2. Case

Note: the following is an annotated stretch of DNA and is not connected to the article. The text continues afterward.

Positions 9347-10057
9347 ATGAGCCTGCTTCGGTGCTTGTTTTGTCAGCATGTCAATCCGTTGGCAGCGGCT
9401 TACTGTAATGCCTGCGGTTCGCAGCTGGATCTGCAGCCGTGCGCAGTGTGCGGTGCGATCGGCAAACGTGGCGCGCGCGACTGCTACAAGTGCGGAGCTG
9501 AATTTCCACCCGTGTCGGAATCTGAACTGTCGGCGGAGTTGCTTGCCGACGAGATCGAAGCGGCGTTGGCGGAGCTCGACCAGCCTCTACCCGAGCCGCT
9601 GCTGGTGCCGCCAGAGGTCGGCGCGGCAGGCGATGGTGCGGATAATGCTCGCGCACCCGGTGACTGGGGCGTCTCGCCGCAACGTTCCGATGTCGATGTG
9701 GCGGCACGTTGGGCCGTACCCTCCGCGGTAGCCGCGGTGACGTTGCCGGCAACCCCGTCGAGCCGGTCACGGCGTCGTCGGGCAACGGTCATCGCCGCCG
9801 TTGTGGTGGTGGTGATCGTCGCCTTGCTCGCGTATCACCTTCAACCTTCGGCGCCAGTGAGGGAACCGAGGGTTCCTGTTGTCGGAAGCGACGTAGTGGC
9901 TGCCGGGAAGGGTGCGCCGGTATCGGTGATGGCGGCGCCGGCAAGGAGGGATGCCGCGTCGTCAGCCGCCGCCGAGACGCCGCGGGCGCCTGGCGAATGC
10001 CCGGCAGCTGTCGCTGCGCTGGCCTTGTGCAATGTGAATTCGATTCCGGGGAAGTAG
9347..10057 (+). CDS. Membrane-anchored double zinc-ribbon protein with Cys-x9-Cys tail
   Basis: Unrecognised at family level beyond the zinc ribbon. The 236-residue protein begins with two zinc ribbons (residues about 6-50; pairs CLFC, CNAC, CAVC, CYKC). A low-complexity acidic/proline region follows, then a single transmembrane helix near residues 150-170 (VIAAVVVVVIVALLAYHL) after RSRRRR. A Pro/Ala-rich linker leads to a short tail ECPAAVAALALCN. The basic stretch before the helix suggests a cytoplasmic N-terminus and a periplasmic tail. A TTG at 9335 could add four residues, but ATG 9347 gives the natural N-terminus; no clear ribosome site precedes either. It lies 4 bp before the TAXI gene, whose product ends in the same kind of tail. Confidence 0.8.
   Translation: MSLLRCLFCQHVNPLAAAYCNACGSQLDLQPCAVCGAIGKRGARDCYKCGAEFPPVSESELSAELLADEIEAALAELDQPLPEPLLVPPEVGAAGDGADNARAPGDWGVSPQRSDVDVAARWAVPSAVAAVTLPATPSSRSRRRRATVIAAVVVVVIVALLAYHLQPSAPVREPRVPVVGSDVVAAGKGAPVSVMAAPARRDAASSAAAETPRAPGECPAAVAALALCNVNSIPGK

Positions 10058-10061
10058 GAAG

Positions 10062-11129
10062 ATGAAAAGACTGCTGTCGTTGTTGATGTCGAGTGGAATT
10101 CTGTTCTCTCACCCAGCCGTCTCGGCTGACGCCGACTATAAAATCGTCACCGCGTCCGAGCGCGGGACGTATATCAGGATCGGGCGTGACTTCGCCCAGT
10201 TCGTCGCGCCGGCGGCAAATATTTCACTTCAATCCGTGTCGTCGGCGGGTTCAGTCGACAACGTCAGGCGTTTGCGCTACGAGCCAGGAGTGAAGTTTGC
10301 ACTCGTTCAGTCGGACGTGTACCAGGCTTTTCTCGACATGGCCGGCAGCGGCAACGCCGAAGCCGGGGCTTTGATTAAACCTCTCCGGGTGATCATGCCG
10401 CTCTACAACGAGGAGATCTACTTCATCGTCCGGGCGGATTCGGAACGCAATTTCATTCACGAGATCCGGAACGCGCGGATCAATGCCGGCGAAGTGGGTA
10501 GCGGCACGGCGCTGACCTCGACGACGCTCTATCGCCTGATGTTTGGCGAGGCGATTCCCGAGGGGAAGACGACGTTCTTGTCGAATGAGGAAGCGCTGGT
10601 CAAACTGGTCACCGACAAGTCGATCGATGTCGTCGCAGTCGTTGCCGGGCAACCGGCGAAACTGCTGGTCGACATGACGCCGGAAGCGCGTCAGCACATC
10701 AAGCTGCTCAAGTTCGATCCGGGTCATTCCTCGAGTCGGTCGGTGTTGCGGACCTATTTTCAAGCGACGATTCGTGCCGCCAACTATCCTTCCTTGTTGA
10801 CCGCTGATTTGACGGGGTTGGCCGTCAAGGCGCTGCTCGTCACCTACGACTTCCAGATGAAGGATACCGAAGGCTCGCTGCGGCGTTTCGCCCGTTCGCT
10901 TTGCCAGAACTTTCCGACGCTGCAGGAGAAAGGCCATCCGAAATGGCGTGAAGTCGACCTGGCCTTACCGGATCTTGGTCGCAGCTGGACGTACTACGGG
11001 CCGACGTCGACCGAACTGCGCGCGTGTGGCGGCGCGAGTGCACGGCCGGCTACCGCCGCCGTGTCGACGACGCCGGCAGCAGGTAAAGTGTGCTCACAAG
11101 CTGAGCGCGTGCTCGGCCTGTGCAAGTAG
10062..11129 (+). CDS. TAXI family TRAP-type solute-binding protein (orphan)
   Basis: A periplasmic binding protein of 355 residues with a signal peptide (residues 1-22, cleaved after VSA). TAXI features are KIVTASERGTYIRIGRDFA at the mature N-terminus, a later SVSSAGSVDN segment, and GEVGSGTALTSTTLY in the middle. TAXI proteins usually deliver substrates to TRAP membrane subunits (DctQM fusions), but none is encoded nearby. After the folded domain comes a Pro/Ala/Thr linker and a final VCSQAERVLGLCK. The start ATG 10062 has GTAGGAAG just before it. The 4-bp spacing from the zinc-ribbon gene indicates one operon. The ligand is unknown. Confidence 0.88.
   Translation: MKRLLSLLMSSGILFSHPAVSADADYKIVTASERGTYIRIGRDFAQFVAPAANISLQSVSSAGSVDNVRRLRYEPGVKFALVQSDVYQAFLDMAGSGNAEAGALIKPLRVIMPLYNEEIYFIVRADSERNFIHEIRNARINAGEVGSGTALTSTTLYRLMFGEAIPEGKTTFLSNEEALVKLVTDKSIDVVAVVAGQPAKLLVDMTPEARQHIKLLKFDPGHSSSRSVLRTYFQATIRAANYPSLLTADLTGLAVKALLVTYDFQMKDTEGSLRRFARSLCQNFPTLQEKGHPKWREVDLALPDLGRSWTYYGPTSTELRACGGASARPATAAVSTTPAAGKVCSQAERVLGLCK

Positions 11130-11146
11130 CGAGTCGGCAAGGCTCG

A 53-year-old Taiwanese woman with human immunodeficiency virus (HIV) infection (from previous intravenous heroin use) for 10 years was under kivexa and atazanavir treatment to control the disease (HIV viral load undetectable and CD4 cell counts, 757 cells/µL in November 2013). However, she visited our center in New Taipei City on March 1, 2014, owing to a 4-day history of intermittent fever, general malaise, myalgia, non- productive cough, dizziness, and progressive dyspnea. She informed us about contacting a family member with the same symptoms, but had no recent travel or exposure to pets or birds. Moreover, she did not receive an influenza vaccination previously. On examination, her blood pressure was 62/ 34 mm Hg, pulse rate was 128 beats per minute, and ear temperature was 38.4˚C. On auscultation, coarse crackles were noted in the lungs. Neurologic examination revealed a normal mental status, intact cranial nerves, and full strength of muscles. Laboratory test results showed a leukocyte count of 12.96 × 103 cells/mm3 with neutrophil predominance (91%), an elevated creatine phosphokinase level of 349 IU, and mild impairment of renal function (serum creatine level, 1.45 mg/dL). Chest plain film showed bilateral diffuse consolidation. An electrocardiogram showed sinus tachycardia. A nonenhanced brain computed tomographic scan did not show any acute intracranial hemorrhage, territorial infarction, or intracranial mass lesion. On the hospital day 3, dyspnea increased, and emergency intubation of the trachea was performed. Due to acute respiratory distress syndrome (ARDS), she was sedated and paralyzed to facilitate appropriate mechanical ventilation. Bacterial culture and acid-fast smear were negative. Reverse transcription polymerase chain reaction (PCR) for H1N1 influenza A RNA was positive in a nasopharyngeal swab sample. Her ARDS did not improve significantly despite full-course treatment with oseltamivir; therefore, she was subsequently administered the investigational antiviral agent peramivir intravenously after obtaining consent from her family. Fourteen days later, the patient was extubated. However, when the sedation effect faded away, she had an altered mental status and right hemiplegia; thus, the trachea was reintubated later that day. Her brain magnetic resonance imaging (MRI) with T2-weighted and fluid-attenuated inversion recovery sequence revealed abnormal hyperintensities over the right parietal lobe, left parietal-temporal-occipital lobe, and right cerebellar hemisphere. T1 post-gadolinium axial brain MRI sequence revealed leptomeningeal enhancement and multiple areas of microhemorrhage over these regions (Figure 1). The MRI findings were consistent with acute necrotizing encephalitis (ANE). Ceftriaxone, metronidazole, and acyclovir were empirically administered to cover for any of potential brain abscess. We also prescribed 100 mg/day dexamethasone for 3 days for ANE. Mannitol and hypertonic saline were administered intravenously for mass effect caused by brain swelling. Cerebrospinal fluid (CSF) study revealed a white blood cell count level of 0 cells/μL, protein level of 29 mg/dL, and glucose level of 86 mg/dL. Molecular analysis and culture of the CSF were negative for H1N1 influenza A. Three days later, her metal status improved dramatically from stupor to clear. Her consciousness remained clear while we tapered the steroid administration gradually. Sixteen days later, brain MRI with contrast revealed a significant improvement in her necrotizing encephalitis (Figure 2). She was successfully extubated 20 days later and had a normal mental status and right hemiparesis.